Hollie Chandler, Senior Policy Advisor at Cancer Research UK, on making science a priority
Four reasons why the Government needs to keep spending money on science
08 Oct 2015
Cancer Research UK is the world’s largest independent cancer charity dedicated to saving lives through research. Last year we spent £434 million on research in institutes, hospitals and universities across the UK, supporting research into all aspects of cancer through the work of over 4,000 scientists, doctors and nurses.
Our pioneering work has been at the heart of the progress that has already seen survival rates in the UK double in the last forty years.
Although Cancer Research UK does not receive any Government funding for our research, we depend on Government’s investment in UK science to help support our ground-breaking research and ensure it ultimately benefits patients.
So we’re worried that there’s a real risk the amount Government spends on science could be cut at the upcoming Spending Review.
That’s why our chief executive, Harpal Kumar, joined 198 other research organisations and investors in sending a letter to The Financial Times, urging the Government to protect science and keep the UK a global leader in research.
So why does this matter? Here are four reasons why we think protecting what Government spends on science is so important.
1: Research saves lives
Research helps develop more effective treatments for cancer. It also helps us understand how to prevent cancer, as well as diagnose it earlier. But that research – whether it’s funded through Government money or via generous public donations – will only truly benefit people and patients with Government support.
And a great example of this is the Bowel Scope screening test. As the timeline below shows, charity and industry funding for research that led to Bowel Scope relied on Government investment in universities and research facilities in the NHS. And as well as saving lives, Bowel Scope could also save the NHS around £300 million each year.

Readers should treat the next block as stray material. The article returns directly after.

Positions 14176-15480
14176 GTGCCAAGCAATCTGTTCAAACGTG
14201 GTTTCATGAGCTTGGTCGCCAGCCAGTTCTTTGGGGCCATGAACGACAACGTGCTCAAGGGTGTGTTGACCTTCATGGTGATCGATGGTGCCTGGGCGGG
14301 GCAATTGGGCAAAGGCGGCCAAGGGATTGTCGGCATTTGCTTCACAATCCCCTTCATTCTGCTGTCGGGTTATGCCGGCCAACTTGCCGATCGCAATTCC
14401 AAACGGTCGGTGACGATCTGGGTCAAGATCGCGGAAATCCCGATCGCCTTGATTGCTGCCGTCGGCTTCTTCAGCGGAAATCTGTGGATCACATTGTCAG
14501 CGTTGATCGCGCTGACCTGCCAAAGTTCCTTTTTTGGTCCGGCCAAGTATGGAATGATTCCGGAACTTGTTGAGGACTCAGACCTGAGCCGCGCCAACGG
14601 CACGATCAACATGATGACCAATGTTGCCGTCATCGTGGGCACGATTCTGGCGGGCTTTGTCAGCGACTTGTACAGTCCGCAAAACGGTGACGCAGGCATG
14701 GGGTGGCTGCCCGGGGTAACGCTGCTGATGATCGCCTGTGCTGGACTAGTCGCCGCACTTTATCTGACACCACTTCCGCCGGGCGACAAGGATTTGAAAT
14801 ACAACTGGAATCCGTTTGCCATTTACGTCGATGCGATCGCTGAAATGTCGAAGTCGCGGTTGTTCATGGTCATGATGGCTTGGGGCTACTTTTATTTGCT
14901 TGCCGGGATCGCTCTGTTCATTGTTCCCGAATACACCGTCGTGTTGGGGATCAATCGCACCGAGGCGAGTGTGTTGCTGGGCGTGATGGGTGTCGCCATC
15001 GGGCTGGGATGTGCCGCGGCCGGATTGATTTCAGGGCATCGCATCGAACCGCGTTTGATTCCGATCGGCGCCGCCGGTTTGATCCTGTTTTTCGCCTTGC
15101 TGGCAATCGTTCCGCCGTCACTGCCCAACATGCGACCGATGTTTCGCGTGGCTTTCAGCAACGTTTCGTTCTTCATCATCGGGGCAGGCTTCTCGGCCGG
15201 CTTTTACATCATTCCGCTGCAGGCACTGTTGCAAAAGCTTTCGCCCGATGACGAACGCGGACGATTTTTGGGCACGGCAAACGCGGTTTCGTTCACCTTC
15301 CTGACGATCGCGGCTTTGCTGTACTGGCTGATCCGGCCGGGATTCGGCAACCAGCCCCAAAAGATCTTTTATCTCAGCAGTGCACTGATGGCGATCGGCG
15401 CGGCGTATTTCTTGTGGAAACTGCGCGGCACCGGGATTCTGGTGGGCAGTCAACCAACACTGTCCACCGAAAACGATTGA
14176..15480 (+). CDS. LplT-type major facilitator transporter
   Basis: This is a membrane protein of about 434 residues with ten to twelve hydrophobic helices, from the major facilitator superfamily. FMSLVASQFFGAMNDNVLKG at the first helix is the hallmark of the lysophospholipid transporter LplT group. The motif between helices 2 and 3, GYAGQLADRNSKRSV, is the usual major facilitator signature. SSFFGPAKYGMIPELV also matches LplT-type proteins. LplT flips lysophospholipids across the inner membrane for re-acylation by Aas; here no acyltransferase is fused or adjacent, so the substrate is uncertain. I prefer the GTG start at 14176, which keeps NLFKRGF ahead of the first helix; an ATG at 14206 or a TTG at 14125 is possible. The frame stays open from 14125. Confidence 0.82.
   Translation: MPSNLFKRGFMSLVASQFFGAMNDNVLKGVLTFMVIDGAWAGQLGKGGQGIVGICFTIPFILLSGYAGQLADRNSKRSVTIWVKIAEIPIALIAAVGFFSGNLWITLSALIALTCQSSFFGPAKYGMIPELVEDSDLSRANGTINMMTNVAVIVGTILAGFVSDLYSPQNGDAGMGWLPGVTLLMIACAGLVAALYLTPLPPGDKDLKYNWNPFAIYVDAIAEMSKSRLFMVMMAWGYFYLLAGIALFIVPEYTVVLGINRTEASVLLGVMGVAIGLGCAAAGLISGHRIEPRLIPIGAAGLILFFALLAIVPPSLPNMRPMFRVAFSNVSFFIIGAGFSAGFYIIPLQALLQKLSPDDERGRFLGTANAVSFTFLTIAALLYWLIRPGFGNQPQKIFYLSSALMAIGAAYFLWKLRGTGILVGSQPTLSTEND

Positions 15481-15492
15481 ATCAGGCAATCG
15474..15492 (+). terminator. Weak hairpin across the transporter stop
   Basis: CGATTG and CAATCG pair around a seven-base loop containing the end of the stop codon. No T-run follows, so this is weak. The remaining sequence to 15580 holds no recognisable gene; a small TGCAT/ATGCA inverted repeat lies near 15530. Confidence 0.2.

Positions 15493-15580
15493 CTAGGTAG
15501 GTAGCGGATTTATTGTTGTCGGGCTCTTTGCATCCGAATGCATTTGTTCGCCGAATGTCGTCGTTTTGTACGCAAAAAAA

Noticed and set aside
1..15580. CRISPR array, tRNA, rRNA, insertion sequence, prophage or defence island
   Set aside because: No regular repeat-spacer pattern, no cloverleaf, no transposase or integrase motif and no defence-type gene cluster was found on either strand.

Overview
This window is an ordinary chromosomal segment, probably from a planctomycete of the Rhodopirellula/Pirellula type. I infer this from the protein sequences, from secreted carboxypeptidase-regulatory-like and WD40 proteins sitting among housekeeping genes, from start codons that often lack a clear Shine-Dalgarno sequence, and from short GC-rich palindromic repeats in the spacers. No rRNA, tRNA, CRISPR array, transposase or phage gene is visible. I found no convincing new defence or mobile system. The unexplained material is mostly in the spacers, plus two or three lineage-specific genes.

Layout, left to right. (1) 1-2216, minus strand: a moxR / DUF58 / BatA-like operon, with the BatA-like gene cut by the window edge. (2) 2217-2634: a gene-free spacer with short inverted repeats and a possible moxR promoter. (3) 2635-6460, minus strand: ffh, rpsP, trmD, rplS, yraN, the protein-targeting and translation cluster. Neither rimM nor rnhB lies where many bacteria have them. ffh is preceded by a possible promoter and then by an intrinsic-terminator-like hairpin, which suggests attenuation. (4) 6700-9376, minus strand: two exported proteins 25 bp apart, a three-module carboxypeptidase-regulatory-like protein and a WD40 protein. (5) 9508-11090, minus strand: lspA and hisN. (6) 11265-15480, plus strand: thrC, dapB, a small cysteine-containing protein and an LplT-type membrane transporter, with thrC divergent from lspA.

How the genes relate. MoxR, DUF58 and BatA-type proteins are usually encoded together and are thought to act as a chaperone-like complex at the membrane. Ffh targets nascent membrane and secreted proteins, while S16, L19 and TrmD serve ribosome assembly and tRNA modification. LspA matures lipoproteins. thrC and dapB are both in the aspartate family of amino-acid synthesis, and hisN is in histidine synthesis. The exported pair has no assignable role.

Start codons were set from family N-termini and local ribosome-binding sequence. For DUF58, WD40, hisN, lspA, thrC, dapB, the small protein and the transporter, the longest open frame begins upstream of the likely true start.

2: Science is good for the economy
As well as benefiting patients, investing in UK science also boosts the UK economy – something we’ve blogged about before.
We also know that science and innovation are important for getting the most out of the economy – called productivity. And the Government recently recognised this. For example, between 2000 and 2008, more than half of productivity growth in the UK was due to science and innovation.
3: Our scientific research is world-class The UK ranks an impressive 2nd in the world for the quality of its scientific research.
And the Government needs to protect our global reputation. The more the UK is known for its research, the more investment and talent it will attract, supporting further success.
This is really important to our work at Cancer Research UK. The UK’s reputation has been instrumental in the creation of the new Francis Crick Institute – a joint venture involving charitable organisations, universities and government-funded teams. It has attracted 1,200 of the world’s best scientists, who will work together to tackle cancer, and other diseases, improving the lives of patients across the world.
4: It supports universities and hospitals
When the UK Government invests in science, it helps us, and industry, invest in important research happening in UK universities and hospitals.
For example, the Charity Research Support Fund pays for overhead costs such general lab maintenance and computer support, which are not covered by charities. In 2014, the Government provided £198 million through this fund, supporting charities to spend a staggering £805 million on research in English universities. Financial help to universities creates a supportive environment in which they can continue to research, innovate and help us beat cancer sooner.
The Government’s investment in research carried out within the NHS is also important so that Cancer Research UK and others can run clinical trials and provide the latest treatments to patients faster.
For this to keep happening, the Government needs to protect the National Institution of Health Research’s budget in the Department of Health. And this will play a vital part in ensuring the NHS can achieve its five year plan for doing more research.
What are we doing to make sure science is protected?
Cancer Research UK is working to make sure Government knows their investment in science is crucial for our research and the lives of cancer patients. Along with other charities, industry and organisations such as CaSE, we will continue to call on Government to protect UK science at the Spending Review.
Let’s hope they listen, and that science remains a priority.
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